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Finally finished my burger video!


Mr Cue
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So here it is in all it's glory, my 2013 Summer Burger Blast video! I finally got to put it together and get it published. This video stuff is a chore! I've never shot a video for YouTube before so it was a learning experience and if I get nothing else out of it, I had fun doing it. I used an older mini-DVD camcorder so the quality isn't that great but it's watchable. And I made the video more appealing my keeping my mug out of it. Enjoy! Thanks again to John and his sponsors for hosting this event. I couldn't think of a better way to show some love to the Man Cave than to put up a little video of my own!

 

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Thanks everyone. I decided not to do bacon because it really overpowered the sandwich and masked that great beef flavor. I have prepared and tried several burgers up to this point for the contest and ultimately came to the decision that a less busy burger was the ticket. To me, a burger is supposed to be simple and flavorful, I think all these add-ons are great but really only need to be there when the beef can't speak for itself. Let me tell you, that brisket and chuck does all the talking! Great hearty beef flavor and tender like butta!

 

A few of my buddies asked about poking the holes, any thoughts on that? My goal was to have a juicy and tender burger that retained it's original size and shape. I think the holes help, my thinking was along the lines of how you loosely pat a pan-fried burger and the juices flow through all those channels and nooks that are left as a result of not mashing the thing into a solid mass. Seemed to work. Anyone else do this? The idea just popped into my head a few cooks ago and I've been getting great results with this technique.

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Nice job Mr. Cue.  I am going to try your poking hole technique (hahaha) tonight.  I've been looking for a consistent technique that creates a great burger that doesn't fall apart.  

 

 

I think that is why it seems to work, you can pat the burger out so it's sturdy enough for the grill and then poke the holes to allow the juices to flow through the meat and spread that flavor. The burgers don't bloat when you do this either, I think I may have stumbled onto something here.

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Thanks everyone! I wanted to annotate the video about the Kamado burping but YouTube was acting up. I always open the lid like that above 300°F, I like my skin the way it is! The camera really didn't do the burger justice as to the size of it, I didn't scale it out but I bet that thing was anywhere from 2/3 of a pound to 3/4 lb easily! It was a monster, should have put a ruler in the vid for comparison!

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I tried your shaping and hole technique last night and was really impressed.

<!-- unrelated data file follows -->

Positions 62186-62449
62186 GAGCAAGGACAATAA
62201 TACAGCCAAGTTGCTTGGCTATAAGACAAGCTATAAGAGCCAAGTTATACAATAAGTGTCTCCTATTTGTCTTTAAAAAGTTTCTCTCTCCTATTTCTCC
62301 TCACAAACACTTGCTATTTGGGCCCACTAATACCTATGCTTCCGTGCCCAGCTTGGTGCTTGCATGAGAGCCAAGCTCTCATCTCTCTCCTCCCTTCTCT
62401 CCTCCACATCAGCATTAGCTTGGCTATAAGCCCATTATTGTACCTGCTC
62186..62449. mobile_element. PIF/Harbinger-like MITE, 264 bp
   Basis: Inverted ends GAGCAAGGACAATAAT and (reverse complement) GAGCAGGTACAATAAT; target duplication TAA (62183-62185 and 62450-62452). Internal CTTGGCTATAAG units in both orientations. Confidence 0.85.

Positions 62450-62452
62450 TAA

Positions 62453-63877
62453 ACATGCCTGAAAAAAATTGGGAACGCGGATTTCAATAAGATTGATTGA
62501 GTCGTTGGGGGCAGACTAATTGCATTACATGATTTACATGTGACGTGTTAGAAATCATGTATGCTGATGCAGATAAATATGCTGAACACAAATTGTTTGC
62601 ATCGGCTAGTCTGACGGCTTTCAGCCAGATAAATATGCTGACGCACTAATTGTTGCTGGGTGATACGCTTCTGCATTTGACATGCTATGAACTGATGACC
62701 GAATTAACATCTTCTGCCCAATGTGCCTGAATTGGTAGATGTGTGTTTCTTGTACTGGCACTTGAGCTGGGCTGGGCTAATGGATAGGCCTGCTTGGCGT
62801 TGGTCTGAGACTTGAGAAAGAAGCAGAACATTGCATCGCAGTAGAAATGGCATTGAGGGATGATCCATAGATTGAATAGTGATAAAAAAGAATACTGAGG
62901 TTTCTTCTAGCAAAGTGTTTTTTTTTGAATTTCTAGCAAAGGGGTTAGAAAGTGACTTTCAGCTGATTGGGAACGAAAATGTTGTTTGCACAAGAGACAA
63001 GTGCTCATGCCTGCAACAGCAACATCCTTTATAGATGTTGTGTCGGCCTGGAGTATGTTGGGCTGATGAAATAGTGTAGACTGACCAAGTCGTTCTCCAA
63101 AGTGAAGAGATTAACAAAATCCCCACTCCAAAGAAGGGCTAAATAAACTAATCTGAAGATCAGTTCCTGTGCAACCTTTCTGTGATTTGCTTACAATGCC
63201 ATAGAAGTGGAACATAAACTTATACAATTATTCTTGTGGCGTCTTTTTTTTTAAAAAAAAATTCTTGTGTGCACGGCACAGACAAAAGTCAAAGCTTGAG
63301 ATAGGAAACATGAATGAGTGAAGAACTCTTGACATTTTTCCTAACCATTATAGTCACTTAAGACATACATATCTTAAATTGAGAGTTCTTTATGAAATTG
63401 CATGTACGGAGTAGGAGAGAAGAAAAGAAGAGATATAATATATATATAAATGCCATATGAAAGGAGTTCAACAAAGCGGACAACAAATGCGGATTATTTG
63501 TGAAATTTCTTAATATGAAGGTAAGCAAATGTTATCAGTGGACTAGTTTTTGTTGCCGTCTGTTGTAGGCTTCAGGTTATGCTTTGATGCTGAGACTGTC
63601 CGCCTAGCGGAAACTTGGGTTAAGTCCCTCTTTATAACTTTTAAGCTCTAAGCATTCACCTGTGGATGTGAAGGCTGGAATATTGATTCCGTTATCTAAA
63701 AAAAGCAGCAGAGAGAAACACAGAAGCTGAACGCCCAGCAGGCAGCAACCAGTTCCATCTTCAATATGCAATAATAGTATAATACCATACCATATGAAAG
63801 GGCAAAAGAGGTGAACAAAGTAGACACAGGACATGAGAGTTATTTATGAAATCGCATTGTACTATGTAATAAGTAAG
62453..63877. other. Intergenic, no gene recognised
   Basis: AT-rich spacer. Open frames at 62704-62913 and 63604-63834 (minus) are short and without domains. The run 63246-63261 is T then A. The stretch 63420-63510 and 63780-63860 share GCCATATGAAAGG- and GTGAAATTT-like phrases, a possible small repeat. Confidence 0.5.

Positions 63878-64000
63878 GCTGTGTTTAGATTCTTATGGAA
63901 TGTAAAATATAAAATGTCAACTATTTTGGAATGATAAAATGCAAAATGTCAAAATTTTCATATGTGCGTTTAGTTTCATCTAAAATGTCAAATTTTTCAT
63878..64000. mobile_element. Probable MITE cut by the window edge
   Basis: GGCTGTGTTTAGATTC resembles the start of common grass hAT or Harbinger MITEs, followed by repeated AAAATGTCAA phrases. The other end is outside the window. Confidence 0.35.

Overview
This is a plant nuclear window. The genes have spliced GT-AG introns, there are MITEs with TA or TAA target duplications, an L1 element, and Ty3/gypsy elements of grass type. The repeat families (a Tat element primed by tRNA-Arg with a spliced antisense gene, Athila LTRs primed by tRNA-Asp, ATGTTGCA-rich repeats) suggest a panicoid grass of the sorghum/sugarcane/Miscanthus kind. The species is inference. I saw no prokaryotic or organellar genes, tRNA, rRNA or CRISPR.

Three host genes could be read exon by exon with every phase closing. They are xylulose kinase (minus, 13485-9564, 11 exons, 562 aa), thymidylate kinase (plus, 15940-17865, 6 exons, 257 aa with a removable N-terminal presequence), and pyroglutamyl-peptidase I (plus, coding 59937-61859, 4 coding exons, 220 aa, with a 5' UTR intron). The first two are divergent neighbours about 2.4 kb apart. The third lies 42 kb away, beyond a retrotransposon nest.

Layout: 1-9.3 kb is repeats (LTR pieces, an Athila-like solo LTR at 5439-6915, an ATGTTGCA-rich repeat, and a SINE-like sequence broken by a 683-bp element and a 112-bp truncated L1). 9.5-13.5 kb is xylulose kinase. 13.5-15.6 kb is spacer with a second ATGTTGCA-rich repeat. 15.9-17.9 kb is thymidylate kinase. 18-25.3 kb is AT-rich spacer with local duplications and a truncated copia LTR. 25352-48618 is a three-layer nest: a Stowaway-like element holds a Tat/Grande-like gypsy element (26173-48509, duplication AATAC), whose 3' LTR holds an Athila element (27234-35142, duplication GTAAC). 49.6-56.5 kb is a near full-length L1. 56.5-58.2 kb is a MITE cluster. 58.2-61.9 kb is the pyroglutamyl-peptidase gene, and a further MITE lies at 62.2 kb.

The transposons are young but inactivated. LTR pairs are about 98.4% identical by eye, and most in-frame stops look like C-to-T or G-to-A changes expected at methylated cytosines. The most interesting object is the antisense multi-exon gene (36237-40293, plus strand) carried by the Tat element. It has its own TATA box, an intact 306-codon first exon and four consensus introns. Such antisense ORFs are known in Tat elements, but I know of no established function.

For as long as I've been making burger I've always rollled the beef around in my hand and then smashed it into shape with a plate or something similar. Of course when cooking they always plump up in the middle.

 

After watching your vid yesterday I grabbed some ground chuck on the way home and did exactly what you showed in your vid. They came out perfect. Nice and tender and they retained their shape, no plumping.

 

One question. I've wanted to try mixing in other ingredients to the ground beef before forming the patties. However if I do that don't I run the risk of over working the meat or am I worrying to much?

 

Thanks

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I tried your shaping and hole technique last night and was really impressed.

 

For as long as I've been making burger I've always rollled the beef around in my hand and then smashed it into shape with a plate or something similar. Of course when cooking they always plump up in the middle.

 

After watching your vid yesterday I grabbed some ground chuck on the way home and did exactly what you showed in your vid. They came out perfect. Nice and tender and they retained their shape, no plumping.

 

One question. I've wanted to try mixing in other ingredients to the ground beef before forming the patties. However if I do that don't I run the risk of over working the meat or am I worrying to much?

 

Thanks

 

 

I like to keep it all beef, once you start mixing in stuff then you are getting into meatloaf territory IMO. But, you can't discover something new without breaking some "rules". Primarily, you want to avoid working the beef because as you do it is going to heat up through friction and then the fat is going to stick to your hands. Lost fat is lost flavor. I guess what I would do is spread the beef out over the cutting board in a thin layer, put the things you want to mix in over that layer, then grab a handful of the mix and pat it out as I did. What are you wanting to mix in? Seasoning? Veggies? Cheese?

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